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United States v. Balter

March 29, 2010

UNITED STATES OF AMERICA, PLAINTIFF,
v.
RICHARD BALTER, ET AL., DEFENDANTS.
RICHARD BALTER, PETITIONER,
v.
UNITED STATES OF AMERICA, RESPONDENT.



The opinion of the court was delivered by: Simandle, District Judge

OPINION

I. INTRODUCTION

These two cases are before the Court upon the petition of Richard Balter for a writ of mandamus [Civil No. 08-1475, Docket Item 1] to enforce an order of this Court entered upon the criminal docket in which he is a defendant [Criminal Docket No. 93-00536.] Mr. Balter has also filed a substantively identical motion on the criminal docket, captioned as a "motion for discovery." [Criminal No. 93-536-01, Docket Item 20]. Finally, Mr. Balter has moved for appointment of counsel in order to file new motions related to his conviction and/or incarceration [Civil No. 08-1475, Docket Item 10]. For the reasons explained below, the Court will deny all three motions.

II. BACKGROUND

Richard Balter was convicted of one count of murder-for-hire and three counts of mail fraud. This Court sentenced him to life imprisonment on September 14, 1994. [Criminal Docket No. 93-00536.] More than ten years later, on April 4, 2005, Mr. Balter moved pursuant to Rule 41(g), Fed. R. Crim. P.,*fn1 for the return of property seized prior to his criminal trial consisting of personal and business financial records [Criminal No. 93-536-01, Docket Item 6].*fn2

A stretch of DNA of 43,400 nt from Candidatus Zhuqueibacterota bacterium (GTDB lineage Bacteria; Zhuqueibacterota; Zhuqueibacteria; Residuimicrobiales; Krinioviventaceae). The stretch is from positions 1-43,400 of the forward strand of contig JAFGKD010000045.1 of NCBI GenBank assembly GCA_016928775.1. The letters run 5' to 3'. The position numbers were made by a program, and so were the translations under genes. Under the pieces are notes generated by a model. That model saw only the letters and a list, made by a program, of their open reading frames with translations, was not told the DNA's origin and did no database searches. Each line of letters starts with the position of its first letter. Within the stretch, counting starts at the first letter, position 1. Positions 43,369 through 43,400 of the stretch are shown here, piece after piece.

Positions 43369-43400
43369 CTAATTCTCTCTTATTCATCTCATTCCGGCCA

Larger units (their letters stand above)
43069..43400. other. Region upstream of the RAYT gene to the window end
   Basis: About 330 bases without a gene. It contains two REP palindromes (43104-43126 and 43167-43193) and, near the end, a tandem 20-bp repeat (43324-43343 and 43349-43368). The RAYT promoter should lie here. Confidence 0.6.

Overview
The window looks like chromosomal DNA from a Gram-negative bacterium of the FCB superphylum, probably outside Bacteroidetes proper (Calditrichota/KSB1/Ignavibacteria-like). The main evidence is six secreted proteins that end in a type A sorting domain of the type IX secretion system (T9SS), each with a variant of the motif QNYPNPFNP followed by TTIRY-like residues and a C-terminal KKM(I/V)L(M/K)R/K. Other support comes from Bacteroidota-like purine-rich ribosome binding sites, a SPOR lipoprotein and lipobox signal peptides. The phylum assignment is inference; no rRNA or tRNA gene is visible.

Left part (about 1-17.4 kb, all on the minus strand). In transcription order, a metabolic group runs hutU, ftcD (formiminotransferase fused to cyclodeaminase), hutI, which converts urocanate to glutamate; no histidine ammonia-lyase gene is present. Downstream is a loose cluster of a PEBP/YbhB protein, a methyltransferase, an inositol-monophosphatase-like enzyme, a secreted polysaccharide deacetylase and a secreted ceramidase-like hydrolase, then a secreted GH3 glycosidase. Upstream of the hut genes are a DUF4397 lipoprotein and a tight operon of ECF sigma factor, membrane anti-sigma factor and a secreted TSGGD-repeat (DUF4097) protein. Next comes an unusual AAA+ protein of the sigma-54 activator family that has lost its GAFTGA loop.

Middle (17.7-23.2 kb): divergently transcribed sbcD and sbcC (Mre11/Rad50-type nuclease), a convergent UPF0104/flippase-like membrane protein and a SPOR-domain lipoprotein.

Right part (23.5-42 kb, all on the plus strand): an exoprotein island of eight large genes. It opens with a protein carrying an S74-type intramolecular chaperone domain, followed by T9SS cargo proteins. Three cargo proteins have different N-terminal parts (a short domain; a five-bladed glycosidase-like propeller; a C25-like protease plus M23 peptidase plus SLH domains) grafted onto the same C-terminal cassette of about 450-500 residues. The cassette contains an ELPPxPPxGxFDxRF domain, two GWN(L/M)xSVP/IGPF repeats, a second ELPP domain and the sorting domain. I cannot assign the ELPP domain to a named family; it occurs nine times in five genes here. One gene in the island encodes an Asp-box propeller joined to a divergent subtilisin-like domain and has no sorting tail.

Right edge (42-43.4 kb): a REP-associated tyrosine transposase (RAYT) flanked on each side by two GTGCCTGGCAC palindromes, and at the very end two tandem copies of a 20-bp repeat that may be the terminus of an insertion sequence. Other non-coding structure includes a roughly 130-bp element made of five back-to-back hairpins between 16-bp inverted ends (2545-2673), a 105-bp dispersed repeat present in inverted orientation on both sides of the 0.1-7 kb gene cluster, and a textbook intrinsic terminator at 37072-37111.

Mr. Balter was the president and CEO of Northeast Poly Products, Inc. ("NPP"). In 1993, as part of the criminal investigation leading to Mr. Balter's conviction, his business was searched and evidence was seized. The inventory of the search indicates that officers seized dozens of folders of unknown size, several business manuals, assorted business papers and correspondence, diskettes and CDs, and at least a dozen boxes of account records along with items such as desk calendars. (Davis Decl. attachment C.) It is impossible to accurately assess the volume of seized items from the search inventory because of the vagueness of some of the descriptions.*fn3